Helping ex-service personnel in their transition to ‘civvy’ life - David Robertson

Big transitions in life are rarely easy. But imagine trying to tackle them whilst also facing issues with your mental health. As one of our participants said: “The wilderness journey put me in a place where I was prepared to tackle anything. I can go forward now. I felt my spirits lift and that gave me the confidence I needed. I didn’t need to be scared of life anymore.”

Over the past six years, we at Venture Trust have worked with over 150 ex-service personnel who have been struggling with their transition to civilian life. Recently, we have witnessed a growing trend in those coming to us with existing mental health issues (98 per cent of participants between 2019 and 2022 as opposed to 73 per cent between 2016 and 2018).

We believe this increase is down to two main factors, one being a positive – less stigma about mental health and a greater willingness to disclose mental health struggles, the other being a negative – the lasting impacts of Covid-19.

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In publishing our latest three-year external evaluation of our programme for ex-service personnel (Positive Futures) we highlight the value of improving mental wellbeing in order for our participants to tackle other barriers they may face in their transition to civilian life.

David Robertson, Venture Trust Impact and Evaluation ManagerDavid Robertson, Venture Trust Impact and Evaluation Manager
David Robertson, Venture Trust Impact and Evaluation Manager

Transitioning from the regimented environment of the armed forces to the sometimes chaotic reality of civilian life throws up many potential barriers to ex-service personnel. Finding accommodation, looking for work, budgeting personal finances, relating to and building relationships with “civvies”, establishing a structure and routine for yourself all form barriers to a successful reintegration to civilian life.

Having to deal with mental health issues alongside this severely impacts the ability of ex-service personnel to cope with and manage these barriers. This in turn affects their prospects of moving forward in life and can also have a massive impact on their confidence and self-esteem.

We believe in the transformational power of the outdoors. Our Positive Futures programme takes our participants on a seven-day journey through some of Scotland’s wilder places in order to provide physical challenges and to create a therapeutic environment where those with mental health issues can identify behaviour triggers and develop, and practice, coping strategies.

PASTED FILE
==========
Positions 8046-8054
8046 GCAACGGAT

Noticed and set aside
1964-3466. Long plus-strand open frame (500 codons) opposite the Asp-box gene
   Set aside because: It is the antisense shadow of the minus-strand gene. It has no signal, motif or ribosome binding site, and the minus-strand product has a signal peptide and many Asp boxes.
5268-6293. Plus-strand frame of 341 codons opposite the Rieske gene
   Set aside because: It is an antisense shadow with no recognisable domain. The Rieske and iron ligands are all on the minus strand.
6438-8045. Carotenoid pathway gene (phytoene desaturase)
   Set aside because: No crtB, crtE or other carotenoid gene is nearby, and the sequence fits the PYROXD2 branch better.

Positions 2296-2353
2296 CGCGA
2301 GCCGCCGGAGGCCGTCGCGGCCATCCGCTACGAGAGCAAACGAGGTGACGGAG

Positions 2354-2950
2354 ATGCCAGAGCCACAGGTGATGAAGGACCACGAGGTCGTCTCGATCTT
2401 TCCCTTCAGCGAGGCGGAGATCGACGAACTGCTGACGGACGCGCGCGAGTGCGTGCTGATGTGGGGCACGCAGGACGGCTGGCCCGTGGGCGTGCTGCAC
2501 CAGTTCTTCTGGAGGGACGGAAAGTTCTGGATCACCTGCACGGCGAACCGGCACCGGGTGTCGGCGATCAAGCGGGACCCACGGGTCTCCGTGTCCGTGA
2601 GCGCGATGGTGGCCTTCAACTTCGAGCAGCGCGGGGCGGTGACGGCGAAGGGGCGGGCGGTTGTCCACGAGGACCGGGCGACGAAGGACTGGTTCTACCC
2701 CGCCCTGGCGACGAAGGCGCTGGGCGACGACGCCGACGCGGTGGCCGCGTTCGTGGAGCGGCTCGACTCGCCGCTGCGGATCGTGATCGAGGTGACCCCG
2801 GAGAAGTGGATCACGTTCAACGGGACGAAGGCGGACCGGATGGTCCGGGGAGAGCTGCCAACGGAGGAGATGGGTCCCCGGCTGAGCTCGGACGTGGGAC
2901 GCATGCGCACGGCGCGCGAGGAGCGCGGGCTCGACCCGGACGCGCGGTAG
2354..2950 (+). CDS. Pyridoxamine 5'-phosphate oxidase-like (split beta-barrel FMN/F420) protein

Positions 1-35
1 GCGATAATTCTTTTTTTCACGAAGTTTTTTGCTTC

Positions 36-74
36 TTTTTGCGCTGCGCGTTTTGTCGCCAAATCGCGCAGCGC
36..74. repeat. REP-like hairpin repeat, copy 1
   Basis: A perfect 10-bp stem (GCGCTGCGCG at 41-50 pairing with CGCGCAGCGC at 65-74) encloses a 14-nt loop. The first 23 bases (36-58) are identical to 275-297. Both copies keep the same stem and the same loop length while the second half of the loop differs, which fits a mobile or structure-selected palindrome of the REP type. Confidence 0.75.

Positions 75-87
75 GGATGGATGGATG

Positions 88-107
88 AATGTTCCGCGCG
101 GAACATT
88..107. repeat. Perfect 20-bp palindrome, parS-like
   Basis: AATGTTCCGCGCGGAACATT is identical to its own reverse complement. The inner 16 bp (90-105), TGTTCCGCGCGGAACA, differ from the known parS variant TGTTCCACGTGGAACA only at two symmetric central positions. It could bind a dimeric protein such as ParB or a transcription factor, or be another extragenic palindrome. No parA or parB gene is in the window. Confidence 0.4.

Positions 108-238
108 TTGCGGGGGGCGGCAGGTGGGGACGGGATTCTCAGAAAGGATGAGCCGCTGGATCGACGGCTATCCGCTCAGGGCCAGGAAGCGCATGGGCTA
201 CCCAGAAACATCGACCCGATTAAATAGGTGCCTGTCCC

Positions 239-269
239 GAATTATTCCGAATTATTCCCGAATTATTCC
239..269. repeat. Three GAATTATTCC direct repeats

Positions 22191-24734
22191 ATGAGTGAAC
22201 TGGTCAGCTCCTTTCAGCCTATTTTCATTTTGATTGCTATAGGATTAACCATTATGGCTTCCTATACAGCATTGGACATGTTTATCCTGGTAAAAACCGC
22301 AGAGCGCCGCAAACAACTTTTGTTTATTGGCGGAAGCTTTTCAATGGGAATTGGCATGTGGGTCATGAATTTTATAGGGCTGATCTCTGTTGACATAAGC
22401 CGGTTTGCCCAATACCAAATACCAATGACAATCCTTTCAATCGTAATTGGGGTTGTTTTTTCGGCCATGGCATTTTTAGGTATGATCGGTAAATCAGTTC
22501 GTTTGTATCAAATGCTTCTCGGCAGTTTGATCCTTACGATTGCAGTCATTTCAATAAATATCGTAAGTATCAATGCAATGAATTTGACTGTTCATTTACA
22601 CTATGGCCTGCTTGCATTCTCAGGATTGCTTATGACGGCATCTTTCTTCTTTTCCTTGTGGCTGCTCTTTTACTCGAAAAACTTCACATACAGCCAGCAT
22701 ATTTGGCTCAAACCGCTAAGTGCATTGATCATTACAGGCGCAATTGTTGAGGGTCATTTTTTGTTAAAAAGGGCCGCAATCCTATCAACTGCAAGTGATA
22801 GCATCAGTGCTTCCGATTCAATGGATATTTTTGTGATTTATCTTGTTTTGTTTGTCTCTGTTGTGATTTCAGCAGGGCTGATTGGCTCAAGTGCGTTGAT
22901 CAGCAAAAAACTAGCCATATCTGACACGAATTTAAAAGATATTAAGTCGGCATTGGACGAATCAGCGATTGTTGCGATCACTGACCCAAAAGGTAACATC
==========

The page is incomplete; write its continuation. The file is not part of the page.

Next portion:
Many identified that participation on the programme provided them with a “reset”, an opportunity and safe space for time to think (away from all the stresses of everyday life), an open and supportive environment where they could speak openly to others going through similar issues, and the chance to learn and use personal development techniques which can benefit them in the long term.

The lasting impact of this for our participants are very broad and for many, truly life changing. 99.5 per cent of our participants over the last three years reported improved or sustained mental wellbeing following participation in Positive Futures. We have seen some of our participants move into our Outdoor Therapy service – providing clinical support in an outdoor setting – something many would not have considered before taking part in the programme. Some of our participants have made small steps towards healthier living, others have shown complete lifestyle changes. Many have improved their resilience and have reported significantly increased levels in their self-confidence and self-esteem, all of which leave our participants better placed to navigate any other barriers they face moving forward in their lives.

Another participant added: “Without that course I don't know where I'd be right now. It helped me with extra confidence, and I now feel I can work things through. I feel fully prepared now and I have to take my life in my own hands.”

Find out more about Venture Trust’s outdoor-based work supporting some of Scotland’s most vulnerable people at

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David Robertson, Venture Trust Impact and Evaluation Manager

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